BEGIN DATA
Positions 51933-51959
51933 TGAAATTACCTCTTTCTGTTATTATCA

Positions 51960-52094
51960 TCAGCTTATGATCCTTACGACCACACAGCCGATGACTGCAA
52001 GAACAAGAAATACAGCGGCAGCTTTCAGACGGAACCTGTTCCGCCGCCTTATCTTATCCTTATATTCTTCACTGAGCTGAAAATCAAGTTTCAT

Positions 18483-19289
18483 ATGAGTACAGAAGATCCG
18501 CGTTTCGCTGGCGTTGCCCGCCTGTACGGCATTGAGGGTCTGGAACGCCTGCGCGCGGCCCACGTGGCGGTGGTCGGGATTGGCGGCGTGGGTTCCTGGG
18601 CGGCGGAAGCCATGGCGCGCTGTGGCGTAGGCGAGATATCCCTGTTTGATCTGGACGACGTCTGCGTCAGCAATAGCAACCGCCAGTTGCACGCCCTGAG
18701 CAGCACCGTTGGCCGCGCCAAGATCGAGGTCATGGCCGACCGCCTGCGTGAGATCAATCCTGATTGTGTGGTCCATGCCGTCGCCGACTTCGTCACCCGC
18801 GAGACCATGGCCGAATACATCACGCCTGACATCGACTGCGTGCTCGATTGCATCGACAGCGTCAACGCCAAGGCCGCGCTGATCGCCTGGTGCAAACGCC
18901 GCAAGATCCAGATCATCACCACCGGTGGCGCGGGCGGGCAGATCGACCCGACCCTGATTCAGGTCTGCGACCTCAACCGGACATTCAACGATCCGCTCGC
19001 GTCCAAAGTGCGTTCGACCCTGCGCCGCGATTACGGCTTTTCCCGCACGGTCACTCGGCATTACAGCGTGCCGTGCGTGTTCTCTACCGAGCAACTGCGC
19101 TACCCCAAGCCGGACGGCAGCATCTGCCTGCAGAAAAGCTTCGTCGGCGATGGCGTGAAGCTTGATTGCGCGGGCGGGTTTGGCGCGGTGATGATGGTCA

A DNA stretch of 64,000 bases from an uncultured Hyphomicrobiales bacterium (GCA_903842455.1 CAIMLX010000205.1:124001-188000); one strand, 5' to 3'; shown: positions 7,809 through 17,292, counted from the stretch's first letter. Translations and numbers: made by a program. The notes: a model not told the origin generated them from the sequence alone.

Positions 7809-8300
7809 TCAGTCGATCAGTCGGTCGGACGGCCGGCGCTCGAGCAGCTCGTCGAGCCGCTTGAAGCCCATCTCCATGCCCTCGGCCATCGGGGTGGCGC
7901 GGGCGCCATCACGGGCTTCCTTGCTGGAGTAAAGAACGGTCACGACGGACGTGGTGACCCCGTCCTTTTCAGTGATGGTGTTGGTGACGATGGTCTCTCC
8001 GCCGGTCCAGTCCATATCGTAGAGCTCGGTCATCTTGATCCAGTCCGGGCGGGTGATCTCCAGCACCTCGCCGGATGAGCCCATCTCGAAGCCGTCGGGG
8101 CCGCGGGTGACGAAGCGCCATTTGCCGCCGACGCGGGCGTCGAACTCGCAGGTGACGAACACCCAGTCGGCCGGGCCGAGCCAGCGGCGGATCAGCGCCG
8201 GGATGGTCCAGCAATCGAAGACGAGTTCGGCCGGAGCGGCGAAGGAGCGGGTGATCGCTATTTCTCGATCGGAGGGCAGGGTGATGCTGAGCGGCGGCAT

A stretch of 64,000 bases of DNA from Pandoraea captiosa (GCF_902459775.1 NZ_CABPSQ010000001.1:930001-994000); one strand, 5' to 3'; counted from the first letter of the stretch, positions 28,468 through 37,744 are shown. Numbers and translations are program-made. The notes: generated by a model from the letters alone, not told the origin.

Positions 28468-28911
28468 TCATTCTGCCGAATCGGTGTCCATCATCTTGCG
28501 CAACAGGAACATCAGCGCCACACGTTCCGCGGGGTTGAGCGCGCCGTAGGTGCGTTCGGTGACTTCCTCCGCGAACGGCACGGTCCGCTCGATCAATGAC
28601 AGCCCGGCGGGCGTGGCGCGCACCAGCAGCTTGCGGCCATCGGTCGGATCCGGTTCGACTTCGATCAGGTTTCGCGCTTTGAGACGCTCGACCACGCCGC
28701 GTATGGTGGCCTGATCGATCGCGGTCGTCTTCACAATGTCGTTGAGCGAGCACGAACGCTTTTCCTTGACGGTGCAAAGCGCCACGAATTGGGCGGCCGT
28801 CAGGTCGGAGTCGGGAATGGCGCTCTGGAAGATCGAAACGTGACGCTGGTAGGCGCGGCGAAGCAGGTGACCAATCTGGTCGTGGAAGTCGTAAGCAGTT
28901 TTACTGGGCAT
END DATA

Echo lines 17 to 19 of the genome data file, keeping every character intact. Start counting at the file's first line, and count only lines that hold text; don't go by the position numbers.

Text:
7809 TCAGTCGATCAGTCGGTCGGACGGCCGGCGCTCGAGCAGCTCGTCGAGCCGCTTGAAGCCCATCTCCATGCCCTCGGCCATCGGGGTGGCGC
7901 GGGCGCCATCACGGGCTTCCTTGCTGGAGTAAAGAACGGTCACGACGGACGTGGTGACCCCGTCCTTTTCAGTGATGGTGTTGGTGACGATGGTCTCTCC
8001 GCCGGTCCAGTCCATATCGTAGAGCTCGGTCATCTTGATCCAGTCCGGGCGGGTGATCTCCAGCACCTCGCCGGATGAGCCCATCTCGAAGCCGTCGGGG